Great points in that post. I sometimes have to give away free copies of my book to people to read, just to get them to admit, publicly, that my shit IS worth reading. And then other people, occasionally, buy my book.

    But in general, you’re right. We’re bombarded with media, now more than ever, so you have to make people want your stuff, pique their curiosity … and then come across with something worth reading.

  27. September 25, 2009 at 7:20 pm

    “Nobody wants to read your shit.”

    That is such great advice. So very true. Nobody, certainly not one’s wife or the people you love and admire the most in the whole world, want to read you. I spent years getting my feelings hurt being a writer because I didn’t know that. Nothing against people, like you say, they’re just busy.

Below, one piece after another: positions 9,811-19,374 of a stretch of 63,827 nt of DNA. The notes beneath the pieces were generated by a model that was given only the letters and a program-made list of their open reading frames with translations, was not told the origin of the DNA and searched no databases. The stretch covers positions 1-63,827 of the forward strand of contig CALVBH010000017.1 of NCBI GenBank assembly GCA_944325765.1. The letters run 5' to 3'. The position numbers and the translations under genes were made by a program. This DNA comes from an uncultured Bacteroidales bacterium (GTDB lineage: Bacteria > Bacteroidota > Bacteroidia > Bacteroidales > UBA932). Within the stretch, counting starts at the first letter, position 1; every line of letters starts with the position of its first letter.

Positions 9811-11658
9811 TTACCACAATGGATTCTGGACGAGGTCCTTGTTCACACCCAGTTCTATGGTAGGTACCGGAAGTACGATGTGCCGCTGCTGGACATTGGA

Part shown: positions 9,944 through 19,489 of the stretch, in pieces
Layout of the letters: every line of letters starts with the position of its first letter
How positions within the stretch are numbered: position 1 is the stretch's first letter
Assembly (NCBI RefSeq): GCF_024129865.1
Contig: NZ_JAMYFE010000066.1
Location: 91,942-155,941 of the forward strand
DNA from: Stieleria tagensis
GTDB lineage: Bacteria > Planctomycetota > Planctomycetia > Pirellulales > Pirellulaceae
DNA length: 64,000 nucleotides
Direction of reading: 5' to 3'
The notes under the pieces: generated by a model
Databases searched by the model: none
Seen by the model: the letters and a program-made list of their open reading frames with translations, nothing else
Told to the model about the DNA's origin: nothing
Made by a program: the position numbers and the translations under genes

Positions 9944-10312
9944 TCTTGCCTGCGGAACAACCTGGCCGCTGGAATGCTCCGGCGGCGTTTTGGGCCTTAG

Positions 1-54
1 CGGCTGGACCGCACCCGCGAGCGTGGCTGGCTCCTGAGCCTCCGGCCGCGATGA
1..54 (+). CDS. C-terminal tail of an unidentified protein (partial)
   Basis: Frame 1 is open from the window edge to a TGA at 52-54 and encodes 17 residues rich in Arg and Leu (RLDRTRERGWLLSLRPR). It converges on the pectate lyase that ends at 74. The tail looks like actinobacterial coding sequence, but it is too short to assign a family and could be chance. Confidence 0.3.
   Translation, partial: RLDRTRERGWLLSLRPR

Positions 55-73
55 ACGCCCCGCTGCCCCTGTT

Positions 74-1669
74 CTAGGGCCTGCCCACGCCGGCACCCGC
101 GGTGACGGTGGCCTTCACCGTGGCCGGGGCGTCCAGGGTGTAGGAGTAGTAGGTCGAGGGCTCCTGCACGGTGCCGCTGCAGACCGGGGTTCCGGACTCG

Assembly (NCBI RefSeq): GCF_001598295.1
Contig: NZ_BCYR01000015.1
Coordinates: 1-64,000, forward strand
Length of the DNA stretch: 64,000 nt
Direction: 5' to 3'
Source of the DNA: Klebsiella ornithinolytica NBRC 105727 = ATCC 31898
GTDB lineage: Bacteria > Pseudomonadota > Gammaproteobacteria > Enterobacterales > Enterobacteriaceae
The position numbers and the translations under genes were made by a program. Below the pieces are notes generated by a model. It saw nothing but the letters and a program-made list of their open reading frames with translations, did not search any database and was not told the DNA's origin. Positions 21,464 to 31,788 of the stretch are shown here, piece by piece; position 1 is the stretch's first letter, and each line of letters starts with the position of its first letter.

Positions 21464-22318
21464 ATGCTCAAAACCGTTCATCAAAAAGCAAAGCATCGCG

It should be on a sign over every creative writing class & workshop in the world: Nobody wants to read your shit.

    Get over it. Write because you want to, and because you have to, and because you love it, because nobody wants to read your shit, not even you. Writing is not about boosting one’s ego, darn the luck. If you want an ego boost, get into something easy and non-competitive, like washing dishes.

  28. September 29, 2009 at 10:20 am

    Nicely written. Short, sweet and to the point, just like how all of us in the writing world need to do it.

  29. nym
    September 29, 2009 at 12:54 pm

    I have to admit, I barely read this article. I read it enough to figure out what your point was, and that was because it was at the top of the links on Hacker News, which means a bunch of other busy people had already said this was worth reading.